Japan scrambles to pull nuclear plant back from brink

(Reuters) – Operators of a quake-crippled nuclear plant in Japan said they would try again on Thursday to use military helicopters to douse overheating reactors and avert a disaster, but U.S. officials warned that radiation levels may be too high to allow repairs.

While officials scrambled to contain the nuclear crisis with a variety of patchwork fixes, health experts said panic over radiation leaks from the Daiichi plant may divert attention from potentially worse threats to survivors of Friday’s 9.0 magnitude quake and tsunami, such as the cold or access to fresh water.

The head of the world’s nuclear watchdog, meanwhile, said while it was not accurate to say things were “out of control” in Japan, the situation was “very serious,” with core damage to three units at the plant.

A steady stream of gloomy warnings and reports on the Japan crisis from experts and officials around the world triggered something of a meltdown in U.S. markets, with all three major U.S. stock indexes slumping over 2 pct on fears of slower worldwide growth.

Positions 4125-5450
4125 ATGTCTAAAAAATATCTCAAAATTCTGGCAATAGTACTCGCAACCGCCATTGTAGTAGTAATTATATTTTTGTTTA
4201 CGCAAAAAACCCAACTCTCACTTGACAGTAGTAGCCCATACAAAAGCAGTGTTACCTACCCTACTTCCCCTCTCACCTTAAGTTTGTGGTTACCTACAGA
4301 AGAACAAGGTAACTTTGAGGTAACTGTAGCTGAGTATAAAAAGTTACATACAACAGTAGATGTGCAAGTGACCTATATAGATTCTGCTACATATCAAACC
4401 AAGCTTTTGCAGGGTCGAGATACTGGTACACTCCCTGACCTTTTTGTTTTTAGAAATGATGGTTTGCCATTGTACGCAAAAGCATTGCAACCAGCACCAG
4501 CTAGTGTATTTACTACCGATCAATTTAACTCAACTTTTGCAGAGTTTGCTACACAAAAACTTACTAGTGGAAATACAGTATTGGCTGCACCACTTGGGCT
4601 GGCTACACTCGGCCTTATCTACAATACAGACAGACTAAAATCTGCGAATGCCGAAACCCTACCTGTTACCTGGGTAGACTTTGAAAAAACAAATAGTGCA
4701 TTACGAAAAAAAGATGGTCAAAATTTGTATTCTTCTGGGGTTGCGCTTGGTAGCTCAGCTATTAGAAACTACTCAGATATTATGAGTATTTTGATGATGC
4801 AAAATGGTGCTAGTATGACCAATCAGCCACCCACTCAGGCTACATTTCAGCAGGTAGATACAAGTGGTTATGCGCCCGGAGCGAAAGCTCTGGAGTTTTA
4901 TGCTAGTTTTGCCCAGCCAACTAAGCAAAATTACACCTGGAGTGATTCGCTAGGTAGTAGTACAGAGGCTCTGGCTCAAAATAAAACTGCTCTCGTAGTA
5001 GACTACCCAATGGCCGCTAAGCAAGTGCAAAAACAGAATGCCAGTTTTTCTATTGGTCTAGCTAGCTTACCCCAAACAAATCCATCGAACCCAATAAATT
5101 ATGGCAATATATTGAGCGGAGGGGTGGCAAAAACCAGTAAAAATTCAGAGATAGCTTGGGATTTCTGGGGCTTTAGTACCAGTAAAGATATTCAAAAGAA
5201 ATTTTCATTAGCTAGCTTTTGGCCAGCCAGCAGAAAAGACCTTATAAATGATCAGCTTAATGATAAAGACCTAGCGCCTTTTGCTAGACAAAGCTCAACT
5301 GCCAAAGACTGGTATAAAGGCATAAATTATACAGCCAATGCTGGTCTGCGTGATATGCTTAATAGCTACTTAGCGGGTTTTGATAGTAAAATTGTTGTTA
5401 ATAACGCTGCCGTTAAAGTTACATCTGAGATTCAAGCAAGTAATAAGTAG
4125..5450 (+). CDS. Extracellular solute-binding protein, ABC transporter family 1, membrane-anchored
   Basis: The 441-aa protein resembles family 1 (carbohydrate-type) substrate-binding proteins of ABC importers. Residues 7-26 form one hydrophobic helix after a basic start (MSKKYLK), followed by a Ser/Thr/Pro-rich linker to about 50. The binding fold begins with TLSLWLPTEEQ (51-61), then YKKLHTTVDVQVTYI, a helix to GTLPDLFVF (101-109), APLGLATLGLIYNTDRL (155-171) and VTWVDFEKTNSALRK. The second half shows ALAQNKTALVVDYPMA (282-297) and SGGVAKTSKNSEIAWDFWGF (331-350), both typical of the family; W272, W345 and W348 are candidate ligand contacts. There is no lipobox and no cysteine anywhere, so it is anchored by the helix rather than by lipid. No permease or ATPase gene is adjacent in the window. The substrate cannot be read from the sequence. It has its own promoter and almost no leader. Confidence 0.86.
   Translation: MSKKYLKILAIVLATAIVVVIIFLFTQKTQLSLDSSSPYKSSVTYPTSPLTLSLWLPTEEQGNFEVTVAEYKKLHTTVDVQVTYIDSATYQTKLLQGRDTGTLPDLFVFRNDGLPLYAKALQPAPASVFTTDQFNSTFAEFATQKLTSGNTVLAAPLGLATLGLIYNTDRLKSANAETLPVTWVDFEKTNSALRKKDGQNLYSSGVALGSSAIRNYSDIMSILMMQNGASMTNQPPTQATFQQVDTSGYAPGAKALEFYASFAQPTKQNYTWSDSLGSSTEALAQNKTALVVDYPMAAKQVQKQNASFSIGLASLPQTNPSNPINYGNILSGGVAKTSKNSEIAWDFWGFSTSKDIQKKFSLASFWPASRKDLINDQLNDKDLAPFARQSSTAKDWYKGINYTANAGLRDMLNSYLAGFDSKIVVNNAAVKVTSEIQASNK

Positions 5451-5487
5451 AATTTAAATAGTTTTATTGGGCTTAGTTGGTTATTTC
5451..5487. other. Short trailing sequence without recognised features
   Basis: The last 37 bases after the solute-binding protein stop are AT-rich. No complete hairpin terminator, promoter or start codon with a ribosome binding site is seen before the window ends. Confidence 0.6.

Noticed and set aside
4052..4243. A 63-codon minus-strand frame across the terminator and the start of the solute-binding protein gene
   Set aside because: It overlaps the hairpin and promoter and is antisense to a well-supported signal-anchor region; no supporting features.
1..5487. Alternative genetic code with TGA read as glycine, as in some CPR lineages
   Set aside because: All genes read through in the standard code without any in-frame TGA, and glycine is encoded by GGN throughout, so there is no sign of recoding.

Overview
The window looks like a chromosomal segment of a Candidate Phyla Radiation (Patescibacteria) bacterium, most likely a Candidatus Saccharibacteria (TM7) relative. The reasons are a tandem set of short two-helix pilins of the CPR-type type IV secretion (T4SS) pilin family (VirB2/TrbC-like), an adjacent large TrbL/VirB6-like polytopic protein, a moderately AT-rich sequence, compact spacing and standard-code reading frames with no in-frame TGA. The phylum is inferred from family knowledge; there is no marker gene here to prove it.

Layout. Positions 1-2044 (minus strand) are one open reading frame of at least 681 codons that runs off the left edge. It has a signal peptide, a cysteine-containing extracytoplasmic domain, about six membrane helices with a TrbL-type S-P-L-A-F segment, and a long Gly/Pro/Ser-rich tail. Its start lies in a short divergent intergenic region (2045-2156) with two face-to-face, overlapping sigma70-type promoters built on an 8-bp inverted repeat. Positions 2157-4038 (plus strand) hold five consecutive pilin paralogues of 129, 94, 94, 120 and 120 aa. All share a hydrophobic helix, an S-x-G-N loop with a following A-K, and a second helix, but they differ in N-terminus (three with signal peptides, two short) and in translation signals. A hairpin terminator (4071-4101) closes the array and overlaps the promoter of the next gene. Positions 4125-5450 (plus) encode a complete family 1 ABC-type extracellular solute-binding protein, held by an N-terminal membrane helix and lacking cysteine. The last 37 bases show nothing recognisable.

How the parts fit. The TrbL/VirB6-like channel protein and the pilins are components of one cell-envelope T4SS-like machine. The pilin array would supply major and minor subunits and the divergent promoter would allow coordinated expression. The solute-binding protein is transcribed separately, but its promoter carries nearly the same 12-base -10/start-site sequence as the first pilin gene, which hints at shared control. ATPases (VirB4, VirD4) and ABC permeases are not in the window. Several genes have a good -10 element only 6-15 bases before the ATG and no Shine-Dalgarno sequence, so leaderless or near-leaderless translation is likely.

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I wear many hats but history, economics and political observance have always been a passion. I am a graduate of the University of Cincinnati College of Business with a degree in Information Systems and Digital Business with a minor in European History. I work for a small mom-and-pop IT consulting and software design company. We deal in servicing mostly government funded non-profit mental and behavioral health care agencies in the state of Ohio. In this I deal with Medicaid and Medicare funds and have a little insight on the boondoggles of government there. Thankfully the undemanding nature of my daily profession gives me ample time to read and stay aware of our current state of affairs which I find stranger than fiction in many instances. In addition to being in the IT field, I have also been self employed with a small contracting company so I might know a thing or two about the plight of small business that employs 71% of the American workforce. I however don't draw my knowledge from my day jobs, which I have had a few; I draw it from an intense obsession with facts and observation about the world in which I live. I do have formal education in things such as history, economics and finance particularly as it pertains to global issues, but I have come to find much of what I thought I knew from the formalities of a state university I had to unlearn through much time and independent research. I hope you enjoy what I bring you which is not often heard in the mainstream news outlets. I would like to think my own personal editorializing is not only edifying but thought provoking while not at all obnoxious. That last one may be a hard to achieve.

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